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Everyone has different personality

During my brief stint in college, I was asked to describe myself in 30 seconds.  I believe what I wrote looked something like this:

I am a strongly opinionated people-pleaser.  I know what I believe but I always find that I’m trying to mold myself into the person others want me to be.  At the very least, I want everyone to like me, so I avoid conflict and confrontation.

Years later, I can honestly {and sadly} say this description still fits.  Why?  Because I am marked by the inherent desire to be liked.  And the paralyzing fear of being disliked.  I’m growing but this remains the footprint of my character.  It has taken intention, determination and effort to make strides toward a life free of those bonds.  But that has given me cause to carefully examine this tendency to cling to our innate personality roots.

When we seek friendship, we gravitate toward people with similar values, likes and dislikes.  When it’s marriage we’re after, we find ourselves drawn to a person who balances us…not too different but different enough.  When we have children, we attempt to shape them into who we think they should be based on our belief systems.

But what about when we seek God?  How do we reconcile our unique personalities with His unchanging one?  I think in most cases, we try to manipulate Him into the “person” we want Him to be.  One that meshes well with our own values, ethics and personalities.  That’s the only way we can justify our little quirks and tendencies without having to undergo serious behavioral reconstruction.

I have a few friends who just bring out the best in me.  They are staunch in their faith and live it purposefully.  They inspire me to keep drawing nearer to Him and to keep my eyes fastened on the prize.  Their very lives are a testimony that has slowly worked to change my heart.  And as the heart transforms a new personality is birthed.  So if we become what (or who) we intentionally behold and our ultimate goal is to grow in Christ, we must train ourselves to behold Him.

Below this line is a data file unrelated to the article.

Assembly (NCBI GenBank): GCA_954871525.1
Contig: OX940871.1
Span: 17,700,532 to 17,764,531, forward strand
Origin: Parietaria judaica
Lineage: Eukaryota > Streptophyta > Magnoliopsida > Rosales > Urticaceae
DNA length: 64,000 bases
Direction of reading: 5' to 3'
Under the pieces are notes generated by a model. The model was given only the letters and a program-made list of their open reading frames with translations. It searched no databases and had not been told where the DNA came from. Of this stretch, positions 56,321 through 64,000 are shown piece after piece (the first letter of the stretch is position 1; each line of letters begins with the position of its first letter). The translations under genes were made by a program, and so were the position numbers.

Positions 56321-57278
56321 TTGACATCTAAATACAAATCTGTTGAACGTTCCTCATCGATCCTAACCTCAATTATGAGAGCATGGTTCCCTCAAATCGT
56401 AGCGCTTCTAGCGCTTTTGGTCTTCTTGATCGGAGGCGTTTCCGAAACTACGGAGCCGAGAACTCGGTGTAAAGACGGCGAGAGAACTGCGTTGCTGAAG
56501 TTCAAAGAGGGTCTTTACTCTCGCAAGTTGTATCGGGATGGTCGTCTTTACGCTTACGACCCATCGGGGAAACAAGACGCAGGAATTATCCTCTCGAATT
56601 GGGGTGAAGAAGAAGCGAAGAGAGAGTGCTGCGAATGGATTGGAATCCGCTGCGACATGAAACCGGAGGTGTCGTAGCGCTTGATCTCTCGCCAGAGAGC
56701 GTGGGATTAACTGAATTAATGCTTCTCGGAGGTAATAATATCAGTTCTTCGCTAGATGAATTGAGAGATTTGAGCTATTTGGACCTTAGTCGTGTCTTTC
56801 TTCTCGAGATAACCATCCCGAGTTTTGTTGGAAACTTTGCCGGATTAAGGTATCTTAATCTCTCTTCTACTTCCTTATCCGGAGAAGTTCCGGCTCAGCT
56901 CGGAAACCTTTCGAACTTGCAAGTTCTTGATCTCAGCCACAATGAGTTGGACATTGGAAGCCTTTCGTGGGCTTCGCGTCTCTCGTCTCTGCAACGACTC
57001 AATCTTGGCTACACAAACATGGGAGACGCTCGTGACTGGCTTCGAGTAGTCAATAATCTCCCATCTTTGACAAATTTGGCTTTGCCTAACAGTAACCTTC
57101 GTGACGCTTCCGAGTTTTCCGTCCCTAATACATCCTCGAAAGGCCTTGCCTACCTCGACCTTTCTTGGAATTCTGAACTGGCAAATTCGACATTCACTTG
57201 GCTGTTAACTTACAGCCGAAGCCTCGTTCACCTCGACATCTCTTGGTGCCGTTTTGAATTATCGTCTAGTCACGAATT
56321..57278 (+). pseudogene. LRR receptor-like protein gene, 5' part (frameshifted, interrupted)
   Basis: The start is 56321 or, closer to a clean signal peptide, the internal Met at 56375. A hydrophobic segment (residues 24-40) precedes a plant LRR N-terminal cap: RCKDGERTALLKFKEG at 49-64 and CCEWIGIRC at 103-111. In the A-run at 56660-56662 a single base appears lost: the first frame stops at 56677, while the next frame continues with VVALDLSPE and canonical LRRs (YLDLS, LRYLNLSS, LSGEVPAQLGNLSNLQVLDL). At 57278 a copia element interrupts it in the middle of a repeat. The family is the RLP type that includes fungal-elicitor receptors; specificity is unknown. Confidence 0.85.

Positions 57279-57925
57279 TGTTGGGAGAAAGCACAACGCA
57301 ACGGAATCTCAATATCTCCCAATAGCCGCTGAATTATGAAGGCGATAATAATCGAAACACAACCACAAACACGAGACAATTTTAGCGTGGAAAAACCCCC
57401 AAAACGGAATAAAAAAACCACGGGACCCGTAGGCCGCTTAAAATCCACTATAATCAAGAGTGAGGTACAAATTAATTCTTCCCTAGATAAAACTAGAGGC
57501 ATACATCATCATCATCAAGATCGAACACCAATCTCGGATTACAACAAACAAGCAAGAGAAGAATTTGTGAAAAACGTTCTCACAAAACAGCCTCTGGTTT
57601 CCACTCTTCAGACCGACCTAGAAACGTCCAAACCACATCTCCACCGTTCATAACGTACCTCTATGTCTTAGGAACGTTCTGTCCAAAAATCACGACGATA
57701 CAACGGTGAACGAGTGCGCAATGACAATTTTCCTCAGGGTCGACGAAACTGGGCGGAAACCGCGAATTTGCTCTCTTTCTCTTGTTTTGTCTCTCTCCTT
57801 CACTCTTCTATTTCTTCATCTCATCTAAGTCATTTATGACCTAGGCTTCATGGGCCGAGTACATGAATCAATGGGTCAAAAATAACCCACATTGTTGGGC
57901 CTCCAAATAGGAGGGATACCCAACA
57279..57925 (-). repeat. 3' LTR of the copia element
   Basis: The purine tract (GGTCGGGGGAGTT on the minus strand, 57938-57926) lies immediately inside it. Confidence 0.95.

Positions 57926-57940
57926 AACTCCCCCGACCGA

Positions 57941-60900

But it would certainly help to carefully examine what’s beneath the mysterious layers of the One after whom we seek!  So let’s take a quick look at 5 qualities that attest to His character:

  • He is open and honest.  He doesn’t mince words to win friends.  Yet the power of His sincere love draws people to Him in spite of that honesty.
  • He is “knowable”.  He ensured we had a detailed chronicle of His “past” to examine as we navigate the troubled waters of life on earth.  He shares Himself with us and offers glimpses of His heart in every page of the Bible.
  • He is approachable.  The Creator of the Universe welcomes us to approach Him at any and every moment.  He’s never too busy or tired or uninterested…we are always top priority!
  • He is intolerant yet longsuffering.  In an age and society that demands “tolerance”, we find a God who remains firm and unwavering regarding sin.  He patiently bids each heart to turn back to Him no matter how far they’ve wandered but we don’t need to expect any words of affirmation from Him while we choose to baste in the poisonous marinade the world offers.
  • He is forgiving.  We hurt Him.  We shun Him.  We turn our backs on Him and that demand His help to get us out of the messes we get ourselves into.  Yet when we come before Him with a convicted and contrite heart, He washes us clean.  And He asks us to do the same with others.

Consider for a moment the kind of friend, mother, child or wife you’d be if those 5 personality traits all described you.  How different would your relationships be if you stopped simply being “you” and started allowing God to make you like Him?  Mine would be barely recognizable.

We are all sin-stained pilgrims wandering down the paths of our own choosing.  Some are traveling steadily toward the Light while others are ambling off into darkness.  But the light grows brighter when we see ourselves for who we are and chose Him instead.  When we recognize that “this is who I am” does not equate with “this is who He intended me to be” our lives take on new purpose.

For me, this means that my inner people-pleaser needs to seek to please God even when it means offending someone or losing a bit of “face”.  It means speaking the truth, in love, when it would be so much easier to skirt it.  It means humbling myself in the face of hurt in order to offer the same kind of forgiveness He extends to me.  And it means allowing people in.  I have a fairly outgoing personality on the surface but I still find myself holding people at arms distance.

Just as each of us has a one-of-a-kind mark on the palm of our hand, God created us with a personality uniquely our own.  But being born many generations into a sin-sick world we also each find that we’re tragically flawed.  It’s our responsibility to find our true character in Christ rather than trying to find Him in our character!